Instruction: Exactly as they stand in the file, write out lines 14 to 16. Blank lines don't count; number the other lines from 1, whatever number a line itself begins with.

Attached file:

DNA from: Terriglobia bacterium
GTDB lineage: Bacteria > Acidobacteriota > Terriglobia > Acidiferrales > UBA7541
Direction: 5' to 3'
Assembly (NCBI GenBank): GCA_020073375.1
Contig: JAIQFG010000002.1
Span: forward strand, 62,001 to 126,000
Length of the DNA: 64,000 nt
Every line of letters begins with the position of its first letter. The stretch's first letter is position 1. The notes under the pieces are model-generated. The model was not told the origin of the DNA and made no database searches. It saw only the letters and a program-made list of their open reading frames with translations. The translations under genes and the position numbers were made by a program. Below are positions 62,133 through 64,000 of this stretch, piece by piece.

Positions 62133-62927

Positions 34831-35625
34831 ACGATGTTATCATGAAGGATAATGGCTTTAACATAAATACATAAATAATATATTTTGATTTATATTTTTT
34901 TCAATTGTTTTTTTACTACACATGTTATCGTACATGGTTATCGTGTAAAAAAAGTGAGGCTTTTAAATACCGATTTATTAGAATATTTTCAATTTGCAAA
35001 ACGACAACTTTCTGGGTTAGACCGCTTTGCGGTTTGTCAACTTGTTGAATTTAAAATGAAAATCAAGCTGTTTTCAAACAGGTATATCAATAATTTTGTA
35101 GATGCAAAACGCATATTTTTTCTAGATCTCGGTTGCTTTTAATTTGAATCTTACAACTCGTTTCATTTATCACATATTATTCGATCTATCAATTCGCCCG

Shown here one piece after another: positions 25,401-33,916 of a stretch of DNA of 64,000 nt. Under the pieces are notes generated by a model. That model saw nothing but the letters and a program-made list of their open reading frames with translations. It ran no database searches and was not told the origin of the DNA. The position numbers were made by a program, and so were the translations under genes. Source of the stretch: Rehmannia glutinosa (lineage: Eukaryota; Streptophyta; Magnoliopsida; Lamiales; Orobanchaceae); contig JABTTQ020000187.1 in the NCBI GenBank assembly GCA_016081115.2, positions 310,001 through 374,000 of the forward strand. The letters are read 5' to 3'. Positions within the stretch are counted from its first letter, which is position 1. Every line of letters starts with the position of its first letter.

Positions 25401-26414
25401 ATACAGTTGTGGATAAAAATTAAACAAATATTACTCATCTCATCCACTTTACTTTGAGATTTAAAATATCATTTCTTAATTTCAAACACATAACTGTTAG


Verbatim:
35101 GATGCAAAACGCATATTTTTTCTAGATCTCGGTTGCTTTTAATTTGAATCTTACAACTCGTTTCATTTATCACATATTATTCGATCTATCAATTCGCCCG

Shown here one piece after another: positions 25,401-33,916 of a stretch of DNA of 64,000 nt. Under the pieces are notes generated by a model. That model saw nothing but the letters and a program-made list of their open reading frames with translations. It ran no database searches and was not told the origin of the DNA. The position numbers were made by a program, and so were the translations under genes. Source of the stretch: Rehmannia glutinosa (lineage: Eukaryota; Streptophyta; Magnoliopsida; Lamiales; Orobanchaceae); contig JABTTQ020000187.1 in the NCBI GenBank assembly GCA_016081115.2, positions 310,001 through 374,000 of the forward strand. The letters are read 5' to 3'. Positions within the stretch are counted from its first letter, which is position 1. Every line of letters starts with the position of its first letter.

Positions 25401-26414